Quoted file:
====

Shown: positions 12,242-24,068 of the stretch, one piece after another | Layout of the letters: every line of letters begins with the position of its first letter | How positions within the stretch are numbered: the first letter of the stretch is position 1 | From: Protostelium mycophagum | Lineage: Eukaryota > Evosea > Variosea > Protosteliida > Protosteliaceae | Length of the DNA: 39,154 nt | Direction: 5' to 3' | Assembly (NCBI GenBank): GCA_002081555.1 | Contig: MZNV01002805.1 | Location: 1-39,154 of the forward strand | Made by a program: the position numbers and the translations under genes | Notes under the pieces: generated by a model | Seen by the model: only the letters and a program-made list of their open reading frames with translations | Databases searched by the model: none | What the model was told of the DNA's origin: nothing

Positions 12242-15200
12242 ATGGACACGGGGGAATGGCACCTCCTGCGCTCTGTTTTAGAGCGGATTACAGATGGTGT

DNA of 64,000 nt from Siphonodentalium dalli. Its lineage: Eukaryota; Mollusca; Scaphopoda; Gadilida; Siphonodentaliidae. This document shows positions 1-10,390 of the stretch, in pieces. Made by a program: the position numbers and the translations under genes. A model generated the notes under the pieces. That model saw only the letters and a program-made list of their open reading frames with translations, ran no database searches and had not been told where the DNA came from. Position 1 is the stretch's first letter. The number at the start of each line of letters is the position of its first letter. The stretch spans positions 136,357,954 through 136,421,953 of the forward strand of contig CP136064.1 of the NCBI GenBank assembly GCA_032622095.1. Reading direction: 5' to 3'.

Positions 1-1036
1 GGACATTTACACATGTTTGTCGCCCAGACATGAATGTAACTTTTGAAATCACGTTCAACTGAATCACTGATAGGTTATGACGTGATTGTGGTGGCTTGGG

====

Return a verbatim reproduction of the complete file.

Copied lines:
Shown: positions 12,242-24,068 of the stretch, one piece after another | Layout of the letters: every line of letters begins with the position of its first letter | How positions within the stretch are numbered: the first letter of the stretch is position 1 | From: Protostelium mycophagum | Lineage: Eukaryota > Evosea > Variosea > Protosteliida > Protosteliaceae | Length of the DNA: 39,154 nt | Direction: 5' to 3' | Assembly (NCBI GenBank): GCA_002081555.1 | Contig: MZNV01002805.1 | Location: 1-39,154 of the forward strand | Made by a program: the position numbers and the translations under genes | Notes under the pieces: generated by a model | Seen by the model: only the letters and a program-made list of their open reading frames with translations | Databases searched by the model: none | What the model was told of the DNA's origin: nothing

Positions 12242-15200
12242 ATGGACACGGGGGAATGGCACCTCCTGCGCTCTGTTTTAGAGCGGATTACAGATGGTGT

DNA of 64,000 nt from Siphonodentalium dalli. Its lineage: Eukaryota; Mollusca; Scaphopoda; Gadilida; Siphonodentaliidae. This document shows positions 1-10,390 of the stretch, in pieces. Made by a program: the position numbers and the translations under genes. A model generated the notes under the pieces. That model saw only the letters and a program-made list of their open reading frames with translations, ran no database searches and had not been told where the DNA came from. Position 1 is the stretch's first letter. The number at the start of each line of letters is the position of its first letter. The stretch spans positions 136,357,954 through 136,421,953 of the forward strand of contig CP136064.1 of the NCBI GenBank assembly GCA_032622095.1. Reading direction: 5' to 3'.

Positions 1-1036
1 GGACATTTACACATGTTTGTCGCCCAGACATGAATGTAACTTTTGAAATCACGTTCAACTGAATCACTGATAGGTTATGACGTGATTGTGGTGGCTTGGG